Evaluating every Carolina Panthers draft: Following up a Super Bowl berth in 2004

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Continuing our recount of the Carolina’s Panthers draft classes, we go into this article heading into the offseason after the Panthers first Super Bowl appearance. With that said, general manager Marty Hurney and head coach John Fox were coming off their first two solid drafts together, and would continue to lay some ground work for a successful season in 2004.

The best pick in the 2003 draft was the first, when Fox grabbed a physical, aggressive corner in Chris Gamble with the 28th overall pick of the draft. Gamble made an instant impact, nabbing six picks as a rookie, and then adding on another seven the next year. All in all, Gamble was a difference maker on the Carolina defense all the way until 2012, and ended his career with a very respectable twenty-seven picks, the franchise record. The team’s second round pick, wide out Keary Colbert, started off his career with humongous promise, catching five touchdowns and grabbing 754 yards receiving in the process. Unfortunately, his career dropped off drastically after his rookie season and was gone by 2008.

In the remainder of the draft, Carolina found a gem in third round guard Travelle Wharton, who has started over a hundred games in the NFL, and even stepped in to help Carolina last year. His time with the team might be over, and recent news suggests he might retire, but it can’t be denied that he was a great third round selection for this team. For late round picks, the Panthers actually found some contributors. After missing his rookie season, wide out Drew Carter helped out as a situational target until 2007, when he had over 500 yards receiving with four touchdown grabs.  Linebacker Sean Tufts busted, and tight end Michael Gains never really shined.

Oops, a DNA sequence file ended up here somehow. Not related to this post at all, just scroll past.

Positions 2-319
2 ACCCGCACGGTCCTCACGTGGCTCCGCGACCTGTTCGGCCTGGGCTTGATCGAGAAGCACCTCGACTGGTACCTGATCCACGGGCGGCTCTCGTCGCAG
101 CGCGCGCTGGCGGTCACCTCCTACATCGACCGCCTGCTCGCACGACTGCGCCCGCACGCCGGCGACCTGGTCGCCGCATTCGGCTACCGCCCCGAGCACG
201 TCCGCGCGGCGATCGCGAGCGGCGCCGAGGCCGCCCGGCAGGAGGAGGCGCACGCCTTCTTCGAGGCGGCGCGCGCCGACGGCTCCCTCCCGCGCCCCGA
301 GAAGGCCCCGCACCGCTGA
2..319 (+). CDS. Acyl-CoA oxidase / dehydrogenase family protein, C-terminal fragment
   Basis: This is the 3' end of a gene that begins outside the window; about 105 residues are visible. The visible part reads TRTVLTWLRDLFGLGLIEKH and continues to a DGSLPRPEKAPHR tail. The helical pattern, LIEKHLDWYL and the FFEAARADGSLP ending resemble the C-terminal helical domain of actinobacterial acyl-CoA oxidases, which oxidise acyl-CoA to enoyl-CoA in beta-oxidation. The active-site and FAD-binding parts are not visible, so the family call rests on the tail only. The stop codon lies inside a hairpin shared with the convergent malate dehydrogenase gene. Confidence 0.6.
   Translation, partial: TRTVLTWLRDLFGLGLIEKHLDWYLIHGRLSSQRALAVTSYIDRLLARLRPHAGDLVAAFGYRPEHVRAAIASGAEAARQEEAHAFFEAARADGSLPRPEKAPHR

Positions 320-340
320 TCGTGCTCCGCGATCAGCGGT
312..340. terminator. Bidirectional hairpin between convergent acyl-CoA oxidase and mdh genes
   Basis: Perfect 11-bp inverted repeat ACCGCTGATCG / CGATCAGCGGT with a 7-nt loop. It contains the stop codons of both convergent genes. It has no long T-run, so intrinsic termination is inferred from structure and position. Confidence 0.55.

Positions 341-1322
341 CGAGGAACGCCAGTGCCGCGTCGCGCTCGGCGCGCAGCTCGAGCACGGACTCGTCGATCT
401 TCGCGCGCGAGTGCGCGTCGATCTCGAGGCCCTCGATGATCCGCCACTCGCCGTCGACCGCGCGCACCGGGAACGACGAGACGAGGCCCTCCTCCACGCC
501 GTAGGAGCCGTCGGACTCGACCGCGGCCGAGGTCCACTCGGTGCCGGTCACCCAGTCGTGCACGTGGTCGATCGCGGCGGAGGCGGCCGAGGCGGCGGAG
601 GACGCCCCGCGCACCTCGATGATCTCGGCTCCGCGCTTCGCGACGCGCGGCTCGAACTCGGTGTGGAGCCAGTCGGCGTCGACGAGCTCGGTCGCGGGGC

Grade: B

Reasoning: The team found two long-term starters in this draft in the first three rounds, which is exactly what you want when drafting. They even found a guy in the late rounds that came in for a season and helped out significantly. The only things that keep this draft from getting in the “A” category is they failed to find a contributor in the second, and while both Gamble and Wharton were consistent starters for the team for a decade, neither are ever going to be mentioned as elite or even great players of the decade, like past picks such as Jordan Gross or Julius Peppers.

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